Over time, a stronger social safety net and improved access to better goods and services will encourage China’s households to save less and spend more. But the country can’t hope to increase its consumption rate meaningfully unless it reverses a major current trend: households have a small and shrinking share of the national income. Any significant rise in household incomes will in turn require far-reaching policy changes that would transform some of the economy’s most basic structures. The fundamental causes of depressed consumption rates are systemic—hardwired into a development model that values investment over household income—rather than unique consumer preferences rooted in culture.
China’s current growth model tilts overwhelmingly in favor of large industrial companies, which typically are state owned or led, benefit from preferential financing from state-controlled banks, and enjoy considerable monopoly power. These features collectively place consumers at a disadvantage and limit employment growth. In any economy, large companies in heavy industry tend to be capital intensive, requiring fewer workers per unit of output than smaller firms in light industries or the service sector. In China, state ownership of heavy industry magnifies this tendency. Such companies, which can count on ready access to capital from China’s big banks and don’t have to pay dividends on state-owned shares, have ample funds to plow back into capital investment. Large, state-led manufacturers tend to have monopoly power in their industries, making it easier to resist pressure from workers for higher wages.
The result is an economy dominated by giant, capital-intensive manufacturers with strong incentives to pile profits back into ever more plants and equipment rather than disburse them to households as dividends or wages. Labor-intensive producers—small and medium-sized enterprises—and the services sector get short shrift. Over the past two decades, the corporate share of China’s national income has risen to 22 percent, up from 14 percent, even as the share of households has fallen to 56 percent, down from 72 percent. Media images of the country’s factories teaming with workers belie the reality: the economy generates too few jobs given its size and rapid expansion. In recent years, employment growth has inched forward at a rate of 1 percent per year even as GDP advanced by double digits.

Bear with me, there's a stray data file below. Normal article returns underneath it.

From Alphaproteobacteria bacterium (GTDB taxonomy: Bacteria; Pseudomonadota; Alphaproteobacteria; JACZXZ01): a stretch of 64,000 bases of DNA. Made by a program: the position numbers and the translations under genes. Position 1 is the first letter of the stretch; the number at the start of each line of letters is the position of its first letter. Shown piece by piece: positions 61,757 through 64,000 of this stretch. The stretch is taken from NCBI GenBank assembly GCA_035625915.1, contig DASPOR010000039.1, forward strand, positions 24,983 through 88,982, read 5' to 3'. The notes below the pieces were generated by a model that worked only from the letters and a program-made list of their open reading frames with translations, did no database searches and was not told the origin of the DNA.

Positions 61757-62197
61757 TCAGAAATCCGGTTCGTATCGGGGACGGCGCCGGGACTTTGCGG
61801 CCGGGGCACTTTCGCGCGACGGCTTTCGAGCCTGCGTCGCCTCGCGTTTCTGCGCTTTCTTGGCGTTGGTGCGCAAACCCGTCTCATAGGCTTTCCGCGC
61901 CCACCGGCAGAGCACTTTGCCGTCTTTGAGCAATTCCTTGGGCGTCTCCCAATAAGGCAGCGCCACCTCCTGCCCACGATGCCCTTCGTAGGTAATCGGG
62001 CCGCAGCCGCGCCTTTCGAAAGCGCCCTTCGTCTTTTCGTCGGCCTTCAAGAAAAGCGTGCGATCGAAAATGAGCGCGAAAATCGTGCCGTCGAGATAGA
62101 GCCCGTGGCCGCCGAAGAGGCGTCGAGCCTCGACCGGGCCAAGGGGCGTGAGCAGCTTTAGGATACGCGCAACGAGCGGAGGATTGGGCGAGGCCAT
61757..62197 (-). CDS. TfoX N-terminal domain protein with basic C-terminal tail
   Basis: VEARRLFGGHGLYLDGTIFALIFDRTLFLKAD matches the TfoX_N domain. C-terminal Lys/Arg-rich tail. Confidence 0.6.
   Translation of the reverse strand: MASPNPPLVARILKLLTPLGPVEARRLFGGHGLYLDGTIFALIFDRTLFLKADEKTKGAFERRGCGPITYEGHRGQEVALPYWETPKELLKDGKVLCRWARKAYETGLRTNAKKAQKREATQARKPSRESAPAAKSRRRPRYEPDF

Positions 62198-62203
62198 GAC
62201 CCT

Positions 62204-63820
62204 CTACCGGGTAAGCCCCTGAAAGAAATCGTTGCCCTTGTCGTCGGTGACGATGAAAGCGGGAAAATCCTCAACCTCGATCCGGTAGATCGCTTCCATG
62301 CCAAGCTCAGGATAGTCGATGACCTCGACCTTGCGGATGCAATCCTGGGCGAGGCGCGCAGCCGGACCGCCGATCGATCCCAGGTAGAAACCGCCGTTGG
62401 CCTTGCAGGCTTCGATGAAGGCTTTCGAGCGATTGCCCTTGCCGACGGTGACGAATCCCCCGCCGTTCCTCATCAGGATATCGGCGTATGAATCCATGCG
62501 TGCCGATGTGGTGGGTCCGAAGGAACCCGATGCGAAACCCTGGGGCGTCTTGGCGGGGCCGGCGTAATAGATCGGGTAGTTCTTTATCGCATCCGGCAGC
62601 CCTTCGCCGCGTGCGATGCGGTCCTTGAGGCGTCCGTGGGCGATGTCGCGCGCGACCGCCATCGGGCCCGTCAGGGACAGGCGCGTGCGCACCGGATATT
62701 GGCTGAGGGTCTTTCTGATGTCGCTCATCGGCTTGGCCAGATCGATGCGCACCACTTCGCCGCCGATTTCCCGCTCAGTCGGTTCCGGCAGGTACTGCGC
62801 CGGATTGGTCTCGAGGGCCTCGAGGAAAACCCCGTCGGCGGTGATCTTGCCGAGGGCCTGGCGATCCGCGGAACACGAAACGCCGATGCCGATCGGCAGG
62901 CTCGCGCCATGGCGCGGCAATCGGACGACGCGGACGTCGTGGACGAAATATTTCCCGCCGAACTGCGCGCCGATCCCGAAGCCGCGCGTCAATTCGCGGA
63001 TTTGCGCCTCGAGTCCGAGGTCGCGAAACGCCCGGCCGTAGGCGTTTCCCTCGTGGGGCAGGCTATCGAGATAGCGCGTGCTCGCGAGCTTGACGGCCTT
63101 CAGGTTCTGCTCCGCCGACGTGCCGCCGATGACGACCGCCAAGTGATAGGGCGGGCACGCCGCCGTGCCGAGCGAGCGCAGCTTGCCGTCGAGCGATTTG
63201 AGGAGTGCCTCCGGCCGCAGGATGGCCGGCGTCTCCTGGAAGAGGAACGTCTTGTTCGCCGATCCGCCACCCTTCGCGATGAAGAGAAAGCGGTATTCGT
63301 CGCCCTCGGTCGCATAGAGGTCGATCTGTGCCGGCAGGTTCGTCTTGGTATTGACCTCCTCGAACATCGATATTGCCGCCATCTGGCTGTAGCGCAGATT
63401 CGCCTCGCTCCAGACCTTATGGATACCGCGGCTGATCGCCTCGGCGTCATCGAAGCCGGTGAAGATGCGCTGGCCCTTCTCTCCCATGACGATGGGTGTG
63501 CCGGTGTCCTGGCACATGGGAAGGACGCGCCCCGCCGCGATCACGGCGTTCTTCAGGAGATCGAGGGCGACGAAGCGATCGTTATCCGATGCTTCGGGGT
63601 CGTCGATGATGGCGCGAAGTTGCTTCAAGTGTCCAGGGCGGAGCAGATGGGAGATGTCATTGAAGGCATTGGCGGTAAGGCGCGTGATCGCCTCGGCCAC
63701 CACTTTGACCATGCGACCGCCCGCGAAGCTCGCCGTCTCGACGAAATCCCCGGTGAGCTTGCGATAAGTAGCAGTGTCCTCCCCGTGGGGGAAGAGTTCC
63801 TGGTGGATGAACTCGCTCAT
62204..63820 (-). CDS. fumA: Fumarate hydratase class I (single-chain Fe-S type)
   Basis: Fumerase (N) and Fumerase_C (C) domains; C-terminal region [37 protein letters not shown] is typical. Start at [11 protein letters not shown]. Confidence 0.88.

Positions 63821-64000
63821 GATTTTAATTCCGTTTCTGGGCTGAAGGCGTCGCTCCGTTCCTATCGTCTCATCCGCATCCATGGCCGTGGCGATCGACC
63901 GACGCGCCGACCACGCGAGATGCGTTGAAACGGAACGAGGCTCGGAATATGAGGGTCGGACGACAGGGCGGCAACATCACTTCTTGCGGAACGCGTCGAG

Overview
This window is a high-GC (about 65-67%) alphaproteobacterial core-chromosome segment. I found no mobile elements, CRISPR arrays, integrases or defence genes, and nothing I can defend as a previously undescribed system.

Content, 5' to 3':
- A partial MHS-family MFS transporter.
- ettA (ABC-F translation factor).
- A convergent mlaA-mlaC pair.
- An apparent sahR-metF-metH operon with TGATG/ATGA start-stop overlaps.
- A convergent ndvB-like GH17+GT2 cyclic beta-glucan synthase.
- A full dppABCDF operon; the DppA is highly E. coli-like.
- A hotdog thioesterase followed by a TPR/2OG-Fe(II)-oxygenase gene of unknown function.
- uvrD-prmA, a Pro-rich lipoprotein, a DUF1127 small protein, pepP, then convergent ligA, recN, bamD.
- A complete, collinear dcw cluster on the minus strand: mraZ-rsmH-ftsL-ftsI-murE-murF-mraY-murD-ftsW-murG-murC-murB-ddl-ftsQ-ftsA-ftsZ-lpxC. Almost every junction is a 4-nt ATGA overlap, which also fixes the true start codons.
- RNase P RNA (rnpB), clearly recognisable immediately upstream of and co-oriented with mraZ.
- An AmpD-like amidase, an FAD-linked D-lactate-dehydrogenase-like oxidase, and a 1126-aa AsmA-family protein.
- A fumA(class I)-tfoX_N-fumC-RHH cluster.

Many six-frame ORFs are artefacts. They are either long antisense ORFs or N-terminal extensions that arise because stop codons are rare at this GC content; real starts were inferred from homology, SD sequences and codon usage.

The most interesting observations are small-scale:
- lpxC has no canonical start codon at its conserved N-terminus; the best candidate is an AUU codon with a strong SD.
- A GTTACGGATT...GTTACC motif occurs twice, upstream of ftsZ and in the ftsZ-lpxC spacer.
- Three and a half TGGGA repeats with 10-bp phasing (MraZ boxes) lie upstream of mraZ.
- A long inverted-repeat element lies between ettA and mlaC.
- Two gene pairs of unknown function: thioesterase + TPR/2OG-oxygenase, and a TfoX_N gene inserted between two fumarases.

Ultimately, China can’t hope to unleash the power of its consumers unless the economy creates more jobs and pays higher wages, so regulatory policies must change. Banks should be encouraged to support the services sector as well as small and medium-sized enterprises. Dividend policies for state-owned enterprises should be changed and the development of equity markets encouraged. By 2025, a comprehensive effort to restructure the economy along these lines could add 3.5 to 6.0 percentage points to consumption’s share of GDP.
A fundamental shift
China has already embarked on measures that will shift the focus of its economy away from heavy industry and exports and toward services and consumer products. But two wide gaps remain: between what’s been proposed and achieved and between what’s been achieved and the country’s long-term potential. The government’s stimulus package, by offsetting collapsed overseas demand for Chinese goods with a huge jolt of new domestic public and business investment, has helped the country shake off the global recession’s immediate impact. But the stimulus package does little to tilt the balance in favor of private consumption. In the short term, it will do just the reverse: 89 percent of it is devoted to infrastructure investment, only 8 percent to measures supporting consumption.
A genuine shift away from the old paradigm will require difficult economic and political choices and is sure to meet with opposition. Yet such a shift is undoubtedly in the long-term interest of the nation as a whole. A more consumer-centric economy would allocate capital and resources more efficiently, generate more jobs, spread the benefits of growth more equitably—and grow more rapidly—than China will if it remains on its present course. The narrowing of the trade surplus and the Chinese consumer’s larger contribution to global growth would make foreign ties more harmonious. In years past, China has demonstrated a remarkable ability to make major economic changes rapidly in pursuit of broad national objectives. It can do so again by shifting to a new economic paradigm that unleashes the spending power of its consumers.